In BSN applications, pressure sensors are generally used to monitor pressure changes of the underside of foot in real-time mode, providing data for pressure analysis, behavioral recognition, and energy expenditure detection. Because of its special position on the human body, it is difficult to integrate pressure sensors with other modules, such as wireless communication modules, in one sensor node. They are generally installed on a pressure plate or inside special insoles. The pressure sensors are always connected with an external micro-controller by cable. In Reference , a low-cost foot pressure measurement system has been developed to measure the pressure of each contact point of the pelma by a pressure plate, in order to calculate the contact area. The system adopts feature extraction and pattern recognition techniques to recognize clubfoot pattern, aiming to automatically design personalized insoles. In Reference , researchers place pressure sensors into insoles to calculate motion parameters, including distance, time, total weight, speed, and frequency. The parameters are used to recognize behaviors aided by feature extraction and support vector machine (SVM), providing a novel method to measure energy expenditure. However, the proposed method ignored the problem of temperature drift caused by motion, which affects the accuracy of pressure measurements. This is a considerable problem in pressure sensor design.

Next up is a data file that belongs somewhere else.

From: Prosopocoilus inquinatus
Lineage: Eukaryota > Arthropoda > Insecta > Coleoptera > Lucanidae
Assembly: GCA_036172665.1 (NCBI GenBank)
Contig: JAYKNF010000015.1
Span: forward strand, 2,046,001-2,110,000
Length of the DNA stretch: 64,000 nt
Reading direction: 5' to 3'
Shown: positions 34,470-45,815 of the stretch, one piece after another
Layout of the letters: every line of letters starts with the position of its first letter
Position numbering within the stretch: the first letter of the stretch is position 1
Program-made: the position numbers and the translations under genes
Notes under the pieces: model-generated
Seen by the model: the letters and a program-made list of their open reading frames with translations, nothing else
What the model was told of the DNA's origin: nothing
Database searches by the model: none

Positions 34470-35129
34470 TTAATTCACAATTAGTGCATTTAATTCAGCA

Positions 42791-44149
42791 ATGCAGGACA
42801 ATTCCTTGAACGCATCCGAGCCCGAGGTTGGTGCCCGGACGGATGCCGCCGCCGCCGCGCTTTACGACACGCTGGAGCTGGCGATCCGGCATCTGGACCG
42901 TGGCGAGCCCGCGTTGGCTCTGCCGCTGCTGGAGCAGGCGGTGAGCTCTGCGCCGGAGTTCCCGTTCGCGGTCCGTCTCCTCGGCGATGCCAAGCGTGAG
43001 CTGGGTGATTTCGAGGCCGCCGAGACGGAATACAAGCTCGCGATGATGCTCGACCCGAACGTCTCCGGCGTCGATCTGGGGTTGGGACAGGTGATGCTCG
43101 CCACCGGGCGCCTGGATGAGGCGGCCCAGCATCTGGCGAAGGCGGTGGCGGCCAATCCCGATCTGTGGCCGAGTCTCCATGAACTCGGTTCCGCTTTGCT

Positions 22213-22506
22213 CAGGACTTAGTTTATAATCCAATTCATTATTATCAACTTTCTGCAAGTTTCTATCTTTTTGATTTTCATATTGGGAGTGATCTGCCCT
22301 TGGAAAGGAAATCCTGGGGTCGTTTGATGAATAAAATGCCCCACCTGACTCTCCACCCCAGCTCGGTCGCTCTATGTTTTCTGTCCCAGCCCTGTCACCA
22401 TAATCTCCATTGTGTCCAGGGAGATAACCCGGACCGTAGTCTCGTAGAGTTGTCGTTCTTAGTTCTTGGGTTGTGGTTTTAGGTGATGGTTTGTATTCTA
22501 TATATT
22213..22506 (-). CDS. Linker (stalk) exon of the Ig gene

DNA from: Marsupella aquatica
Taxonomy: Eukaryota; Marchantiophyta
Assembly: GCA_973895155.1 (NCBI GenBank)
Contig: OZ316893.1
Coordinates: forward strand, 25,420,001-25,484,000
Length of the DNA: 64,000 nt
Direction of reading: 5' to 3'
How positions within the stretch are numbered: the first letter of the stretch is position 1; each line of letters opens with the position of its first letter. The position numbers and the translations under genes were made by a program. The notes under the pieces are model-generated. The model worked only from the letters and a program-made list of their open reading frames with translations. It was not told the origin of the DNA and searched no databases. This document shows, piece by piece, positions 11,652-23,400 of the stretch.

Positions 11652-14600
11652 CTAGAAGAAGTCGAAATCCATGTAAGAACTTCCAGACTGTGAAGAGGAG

Different from the sensors introduced above, respiration sensors in BSNs are generally composed of several sensors, such as pressure sensor, accelerometer or gyroscope. They get respiration parameters indirectly by detecting the expansion and contraction of the chest or abdomen based on those sensors. Respiration sensors are always used in the treatment of respiratory diseases and for continuously monitoring human symptoms. A breathing feedback system with wearable textile-based sensors is introduced in Reference . The sensor gets the depth and respiratory rate by recognizing expansion and contraction of the chest based on a kind of piezoresistive material called a carbon-loaded elastomer. It can be implanted into fibers or textiles, helping users to practice correct breathing and to treat respiratory diseases. In addition, Reference  proposed a new method to solve the problem of continuous respiration monitoring. This method is based on reconstruction of the angular motion caused by breathing, which makes use of accelerometer data. It tracks the axis of rotation and obtains the angular velocity of the sensor nodes placed on the chest, implementing accurate respiration detection despite the interference caused by body movements. However, most respiration sensors monitor the parameters of breath simply, with rare consideration of flow rate and tidal volume of respiration, which is the future research direction of respiration sensors.
2.1.3. Design of Sensor Nodes
Although sensors are the key components of sensor nodes, they cannot work independently. They must work together with other modules to realize signal acquisition. In order to meet the demands of low power consumption and high wearability, many issues need to be considered in the sensor node design process, including energy control, fault diagnosis, and reduction of sensor nodes.